The Dodgers Domino Effect

Originally Published: June 29, 2011
By Jim Caple | Page 2

The aptly named Frank McCourt entered yet another court this week, adding bankruptcy court to divorce court. Some see this as a black eye for one of baseball's most prestigious franchises, but the Dodgers' woes actually present a golden opportunity for baseball to solve several issues and come out smelling even better than before. Here's how:

Off Base

1. The Dodgers return to Brooklyn: Citing the best interests of baseball, commissioner Bud Selig has the league take over the Dodgers, then moves them back to Brooklyn. This delights the old Brooklyn Dodgers die-hards (literally die-hards since most are 70 or older) who still are angry that the evil Walter O'Malley moved a team that was barely drawing a million fans per season to Los Angeles, where it drew two to three times as many. The move generates employment in Brooklyn due to the reconstruction of Ebbets Field, at a bargain price of $14.5 billion, by the old Halliburton subsidiary, KBR.

This also places three teams in New York City, which evens the playing field for all teams by lowering the broadcast, marketing, attendance and assorted revenue advantages the Yankees have so long enjoyed in baseball's richest market. Suddenly pressed for cash, the Yankees are forced to trim their payroll from $207 million to a mere $206 million.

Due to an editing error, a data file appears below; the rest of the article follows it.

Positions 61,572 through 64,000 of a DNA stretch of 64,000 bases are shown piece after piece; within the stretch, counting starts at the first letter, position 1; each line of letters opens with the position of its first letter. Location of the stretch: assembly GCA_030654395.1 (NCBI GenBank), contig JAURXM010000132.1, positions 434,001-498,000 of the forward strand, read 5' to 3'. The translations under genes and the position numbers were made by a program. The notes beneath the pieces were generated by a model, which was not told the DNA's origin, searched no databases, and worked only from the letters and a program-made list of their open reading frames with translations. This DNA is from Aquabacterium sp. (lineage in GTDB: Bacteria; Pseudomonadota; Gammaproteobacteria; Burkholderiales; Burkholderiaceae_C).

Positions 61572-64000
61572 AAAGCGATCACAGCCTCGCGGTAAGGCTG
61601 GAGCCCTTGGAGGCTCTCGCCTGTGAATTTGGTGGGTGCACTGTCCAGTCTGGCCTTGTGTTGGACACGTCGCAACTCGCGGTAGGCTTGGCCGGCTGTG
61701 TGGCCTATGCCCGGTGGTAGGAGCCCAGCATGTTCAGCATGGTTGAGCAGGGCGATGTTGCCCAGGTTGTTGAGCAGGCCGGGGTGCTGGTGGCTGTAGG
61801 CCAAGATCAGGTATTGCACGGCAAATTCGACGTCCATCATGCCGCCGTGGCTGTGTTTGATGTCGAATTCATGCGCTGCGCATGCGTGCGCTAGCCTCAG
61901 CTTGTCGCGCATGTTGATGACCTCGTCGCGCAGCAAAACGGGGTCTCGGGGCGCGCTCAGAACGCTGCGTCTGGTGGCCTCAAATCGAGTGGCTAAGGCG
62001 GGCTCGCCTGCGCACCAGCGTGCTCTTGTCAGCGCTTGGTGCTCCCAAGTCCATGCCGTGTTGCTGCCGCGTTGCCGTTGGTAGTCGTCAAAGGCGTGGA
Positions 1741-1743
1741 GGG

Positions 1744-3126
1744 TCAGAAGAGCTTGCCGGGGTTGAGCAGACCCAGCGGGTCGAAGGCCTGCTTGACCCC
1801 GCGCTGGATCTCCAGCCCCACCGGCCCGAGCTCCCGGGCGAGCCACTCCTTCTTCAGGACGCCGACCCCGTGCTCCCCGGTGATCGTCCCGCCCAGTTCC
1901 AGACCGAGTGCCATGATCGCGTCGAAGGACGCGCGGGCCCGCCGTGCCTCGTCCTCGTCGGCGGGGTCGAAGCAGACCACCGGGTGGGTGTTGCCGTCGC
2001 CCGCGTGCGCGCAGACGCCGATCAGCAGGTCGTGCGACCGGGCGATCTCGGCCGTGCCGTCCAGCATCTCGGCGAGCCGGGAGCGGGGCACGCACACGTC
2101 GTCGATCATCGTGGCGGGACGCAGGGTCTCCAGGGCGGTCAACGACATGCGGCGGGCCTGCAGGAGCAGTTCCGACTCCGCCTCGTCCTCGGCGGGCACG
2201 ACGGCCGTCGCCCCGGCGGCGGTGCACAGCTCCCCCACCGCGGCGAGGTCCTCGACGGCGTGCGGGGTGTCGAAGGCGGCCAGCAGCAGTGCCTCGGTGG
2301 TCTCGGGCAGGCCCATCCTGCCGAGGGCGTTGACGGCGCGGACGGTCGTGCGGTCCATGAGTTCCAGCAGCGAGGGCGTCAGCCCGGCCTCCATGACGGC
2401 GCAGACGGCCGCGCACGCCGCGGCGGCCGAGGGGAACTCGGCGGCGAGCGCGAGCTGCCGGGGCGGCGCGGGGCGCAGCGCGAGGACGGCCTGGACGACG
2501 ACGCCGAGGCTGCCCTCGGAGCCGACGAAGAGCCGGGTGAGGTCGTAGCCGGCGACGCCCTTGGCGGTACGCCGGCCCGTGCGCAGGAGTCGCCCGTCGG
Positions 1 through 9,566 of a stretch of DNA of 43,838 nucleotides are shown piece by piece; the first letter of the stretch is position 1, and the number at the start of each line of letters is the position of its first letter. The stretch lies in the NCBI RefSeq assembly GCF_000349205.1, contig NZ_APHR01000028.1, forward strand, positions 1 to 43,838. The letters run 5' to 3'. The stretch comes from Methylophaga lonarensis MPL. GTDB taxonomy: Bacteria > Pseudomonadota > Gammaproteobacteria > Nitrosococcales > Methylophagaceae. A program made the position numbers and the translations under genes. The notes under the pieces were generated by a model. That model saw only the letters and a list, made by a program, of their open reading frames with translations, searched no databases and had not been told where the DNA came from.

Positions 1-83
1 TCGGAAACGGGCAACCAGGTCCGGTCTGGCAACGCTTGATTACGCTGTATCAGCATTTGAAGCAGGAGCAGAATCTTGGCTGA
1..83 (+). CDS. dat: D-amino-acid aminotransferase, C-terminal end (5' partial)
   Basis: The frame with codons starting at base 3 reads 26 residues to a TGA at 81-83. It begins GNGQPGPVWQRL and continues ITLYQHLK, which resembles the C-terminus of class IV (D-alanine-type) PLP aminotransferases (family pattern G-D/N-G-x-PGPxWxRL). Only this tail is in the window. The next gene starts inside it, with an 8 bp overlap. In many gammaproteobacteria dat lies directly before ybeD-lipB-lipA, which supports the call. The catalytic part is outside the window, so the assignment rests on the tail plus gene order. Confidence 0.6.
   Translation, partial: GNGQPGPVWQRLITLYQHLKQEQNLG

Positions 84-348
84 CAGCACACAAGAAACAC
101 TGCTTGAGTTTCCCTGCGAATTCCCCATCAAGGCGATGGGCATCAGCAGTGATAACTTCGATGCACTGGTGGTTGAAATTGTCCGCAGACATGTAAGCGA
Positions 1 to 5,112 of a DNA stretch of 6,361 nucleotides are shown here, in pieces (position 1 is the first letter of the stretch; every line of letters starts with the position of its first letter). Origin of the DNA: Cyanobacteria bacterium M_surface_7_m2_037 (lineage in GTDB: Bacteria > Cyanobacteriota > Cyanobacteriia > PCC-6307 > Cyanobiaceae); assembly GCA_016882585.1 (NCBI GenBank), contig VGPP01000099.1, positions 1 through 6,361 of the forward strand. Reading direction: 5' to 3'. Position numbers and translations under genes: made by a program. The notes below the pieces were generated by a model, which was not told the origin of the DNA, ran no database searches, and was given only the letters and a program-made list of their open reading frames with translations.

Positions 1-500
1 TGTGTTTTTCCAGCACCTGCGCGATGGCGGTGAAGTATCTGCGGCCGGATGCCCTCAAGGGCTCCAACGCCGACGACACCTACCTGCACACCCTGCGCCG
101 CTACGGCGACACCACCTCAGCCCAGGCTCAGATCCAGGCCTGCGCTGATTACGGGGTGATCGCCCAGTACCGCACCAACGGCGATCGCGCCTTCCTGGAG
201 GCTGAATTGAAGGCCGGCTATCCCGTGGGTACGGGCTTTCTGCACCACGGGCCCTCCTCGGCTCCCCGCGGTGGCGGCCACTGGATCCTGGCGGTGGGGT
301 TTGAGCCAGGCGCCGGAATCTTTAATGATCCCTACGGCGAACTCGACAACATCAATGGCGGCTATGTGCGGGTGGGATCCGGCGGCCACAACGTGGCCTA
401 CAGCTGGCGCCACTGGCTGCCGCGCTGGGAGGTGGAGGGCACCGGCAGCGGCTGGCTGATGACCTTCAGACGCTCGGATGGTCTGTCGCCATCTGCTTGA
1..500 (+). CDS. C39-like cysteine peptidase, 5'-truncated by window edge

2. The Angels move to Dodger Stadium: This means Chavez Ravine will remain home to a great franchise, as well as one that has actually won a World Series in the years since Ronald Reagan left office. More importantly, it also allows owner Arte Moreno to finally change his team's name to the Los Angeles Angels of Los Angeles.

3. Tampa Bay moves to Anaheim: Do Southern Cal fans get the shaft in the first move? Not at all, because they replace a team currently in last place with one of the youngest and most talented rosters in baseball. Tampa Bay fans win, too. Thanks to revenues generated in the nation's second-largest market, the Rays are able to keep Evan Longoria, David Price, B.J. Upton, James Shields and everyone else. Plus, Tampa Bay fans can still watch them play on TV instead of going to the stadium, just like they do now. It's a win-win!

4. The Athletics get a new stadium. Without the Rays, Tampa Bay reverts to its traditional role as negotiating leverage in stadium disputes. The Athletics threaten to move to Tampa, which puts sufficient pressure on the Giants to partially relinquish their territorial rights to one city in their otherwise exclusive zone stretching to the equator. This allows the A's to move into a brand-new stadium and become the Oakland-San Jose Athletics of Fresno.

5. Wilpon sells Mets: Selig comes under intense public pressure that he's applied a double standard to the Dodgers and Mets, and he forces Fred Wilpon to sell the controlling interest in the Mets. Selig makes up for it by awarding Wilpon an expansion team in the only city in which he might be able to make payroll -- Havana.

After signing every star player in Cuba with a payroll of just $18,453.72, Wilpon's Havana Cigars win the World Series. And he still somehow winds up losing $120 million, including $30 million owed to Bobby Bonilla.